A few minutes with Kelly Kivette, LRT/CTRS

Kelly Kivette, LRT/CTRS, is a senior recreational therapist at the N.C. Cancer Hospital and she's on a mission to help people stay active while undergoing cancer treatment.

A few minutes with Kelly Kivette, LRT/CTRS click to enlarge Kelly Kivette, LRT/CTRS, developed the Healthy Heels program to help UNC Bone Marrow Transplant and Cellular Therapy Program patients who have recently undergone transplants stay active.

Kelly Kivette, LRT/CTRS, is a senior recreational therapist at the N.C. Cancer Hospital, the clinical home of UNC Lineberger. Kivette is focused on helping people to stay active when undergoing cancer treatment and also cope with their hospitalization.

Building on research that has shown maintaining physical activity throughout and after treatment can improve a cancer patient’s quality of life, Kivette developed the Healthy Heels program to help UNC Bone Marrow Transplant and Cellular Therapy Program patients who have recently undergone transplants stay active. The program encourages patients to walk and engage in other tasks that promote physical activity while they are on the unit. Patients who walk a total of 26.2 miles during transplant recovery are cheered on by Kivette and the BMT team as they cross the finish line and they receive a medal for completing a marathon.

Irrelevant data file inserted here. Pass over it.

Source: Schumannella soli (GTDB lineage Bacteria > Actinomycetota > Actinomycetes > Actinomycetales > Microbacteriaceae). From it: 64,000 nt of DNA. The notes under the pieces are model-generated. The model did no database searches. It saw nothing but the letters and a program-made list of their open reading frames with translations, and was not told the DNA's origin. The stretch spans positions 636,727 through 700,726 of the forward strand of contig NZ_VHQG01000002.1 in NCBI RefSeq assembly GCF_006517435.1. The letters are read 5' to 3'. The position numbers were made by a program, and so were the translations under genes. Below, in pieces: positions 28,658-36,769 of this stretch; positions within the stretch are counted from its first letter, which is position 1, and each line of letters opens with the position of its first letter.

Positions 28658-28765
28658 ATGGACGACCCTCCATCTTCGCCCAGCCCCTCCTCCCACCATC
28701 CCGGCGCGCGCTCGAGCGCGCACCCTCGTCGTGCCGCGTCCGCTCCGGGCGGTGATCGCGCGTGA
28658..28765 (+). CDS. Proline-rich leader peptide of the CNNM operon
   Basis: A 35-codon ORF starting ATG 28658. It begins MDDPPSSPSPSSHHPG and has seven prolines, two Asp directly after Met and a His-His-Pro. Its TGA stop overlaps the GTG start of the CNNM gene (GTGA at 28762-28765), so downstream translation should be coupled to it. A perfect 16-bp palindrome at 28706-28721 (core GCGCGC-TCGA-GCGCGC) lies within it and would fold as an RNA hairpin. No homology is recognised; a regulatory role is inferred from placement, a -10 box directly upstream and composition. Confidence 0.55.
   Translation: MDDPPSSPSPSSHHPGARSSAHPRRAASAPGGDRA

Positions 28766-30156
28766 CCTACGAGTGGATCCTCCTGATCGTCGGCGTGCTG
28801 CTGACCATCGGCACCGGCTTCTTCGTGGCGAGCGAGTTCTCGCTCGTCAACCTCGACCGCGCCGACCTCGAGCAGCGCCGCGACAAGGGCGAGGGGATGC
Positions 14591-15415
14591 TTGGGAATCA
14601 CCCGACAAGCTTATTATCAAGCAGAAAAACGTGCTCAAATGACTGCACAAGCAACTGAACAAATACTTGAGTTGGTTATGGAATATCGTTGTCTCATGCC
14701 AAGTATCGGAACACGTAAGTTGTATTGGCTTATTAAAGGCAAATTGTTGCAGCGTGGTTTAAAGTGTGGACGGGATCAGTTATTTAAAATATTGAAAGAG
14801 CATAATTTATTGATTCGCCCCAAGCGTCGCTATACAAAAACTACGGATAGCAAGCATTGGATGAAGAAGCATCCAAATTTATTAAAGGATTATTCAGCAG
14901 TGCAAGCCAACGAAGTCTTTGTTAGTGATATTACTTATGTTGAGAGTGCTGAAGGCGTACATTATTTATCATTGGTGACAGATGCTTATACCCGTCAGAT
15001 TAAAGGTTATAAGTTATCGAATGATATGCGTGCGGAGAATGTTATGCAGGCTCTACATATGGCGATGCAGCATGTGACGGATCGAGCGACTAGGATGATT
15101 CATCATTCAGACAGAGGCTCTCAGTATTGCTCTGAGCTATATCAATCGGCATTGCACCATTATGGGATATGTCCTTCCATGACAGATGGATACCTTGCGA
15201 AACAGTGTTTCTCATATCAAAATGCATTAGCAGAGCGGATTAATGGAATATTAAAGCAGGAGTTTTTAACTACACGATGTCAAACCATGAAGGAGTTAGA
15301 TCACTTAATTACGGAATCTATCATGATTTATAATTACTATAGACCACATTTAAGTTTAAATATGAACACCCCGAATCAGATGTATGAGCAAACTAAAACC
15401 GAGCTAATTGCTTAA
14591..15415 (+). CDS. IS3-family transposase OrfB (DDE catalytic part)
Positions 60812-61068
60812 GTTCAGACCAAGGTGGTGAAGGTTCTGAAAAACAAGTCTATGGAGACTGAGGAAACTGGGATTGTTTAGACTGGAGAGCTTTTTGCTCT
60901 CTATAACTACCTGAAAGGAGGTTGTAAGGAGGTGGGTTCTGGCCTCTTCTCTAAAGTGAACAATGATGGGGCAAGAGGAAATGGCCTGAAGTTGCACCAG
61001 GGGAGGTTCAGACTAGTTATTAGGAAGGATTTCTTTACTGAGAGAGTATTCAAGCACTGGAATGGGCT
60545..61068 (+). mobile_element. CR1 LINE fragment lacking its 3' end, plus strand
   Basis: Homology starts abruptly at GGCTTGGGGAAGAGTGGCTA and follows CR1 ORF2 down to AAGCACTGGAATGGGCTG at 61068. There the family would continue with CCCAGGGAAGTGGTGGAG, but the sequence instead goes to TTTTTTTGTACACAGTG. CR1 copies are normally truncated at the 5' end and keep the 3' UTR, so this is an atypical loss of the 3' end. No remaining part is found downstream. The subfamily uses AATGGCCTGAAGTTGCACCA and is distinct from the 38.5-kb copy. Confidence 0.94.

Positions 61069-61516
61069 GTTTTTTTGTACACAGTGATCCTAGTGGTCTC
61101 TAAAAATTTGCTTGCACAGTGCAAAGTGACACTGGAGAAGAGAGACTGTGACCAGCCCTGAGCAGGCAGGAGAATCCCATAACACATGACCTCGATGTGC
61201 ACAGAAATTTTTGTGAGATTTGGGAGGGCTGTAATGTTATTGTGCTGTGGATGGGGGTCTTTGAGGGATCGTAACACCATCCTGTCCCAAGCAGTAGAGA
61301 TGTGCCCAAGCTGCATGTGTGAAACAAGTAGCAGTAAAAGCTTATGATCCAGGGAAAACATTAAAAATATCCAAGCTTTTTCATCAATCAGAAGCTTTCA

We spoke with Kivette to learn more about her, her position and what motivates her.  

What do you love most about your position?

“These patients are here for a very long time, and I see them most days. I have the opportunity to establish a really healthy rapport with many of them. It’s nice to be able to help them meet the goals that they have for themselves, see them succeed and move through treatment in a healthy way. I enjoy helping them identify their personal motivators and focus on the future, which often times can help them stay focused as they’re going through treatment.” 

What inspired you to go into your field?

“I knew I wanted to be in health care when I went to college, but, honestly, I wasn’t sure exactly what I wanted to do. I had a really good advisor who told me about recreational therapy and how it’s a holistic approach to care. Not only do we address the physical recovery, but we help a lot with coping and the adjustment to a new diagnosis or treatment they’re going through. I liked that it encompassed more of the whole person, focusing on overall wellness instead of just focusing on one particular avenue of recovery. I did my internship here in the Bone Marrow Unit when I was in college and absolutely loved it. A couple years later, I interviewed and got the job and here I am 17 years later.”

What’s the most rewarding part of your job?

“The days go by so quickly here. We’re always busy, there’s always something going on – but I do leave here every day feeling like I’ve made a difference. This is also a really amazing team to work with. I tell people all the time how fortunate I am to work with the best nursing staff and treatment team in the hospital.” 

What do you think you’d be doing career-wise today if you weren’t a recreational therapist?

“I would likely be doing sign language interpretation. It was my minor in college and was something I really enjoyed. I would love to be able to continue taking signing classes again at some point when I have more free time than I do at this stage of my life.”

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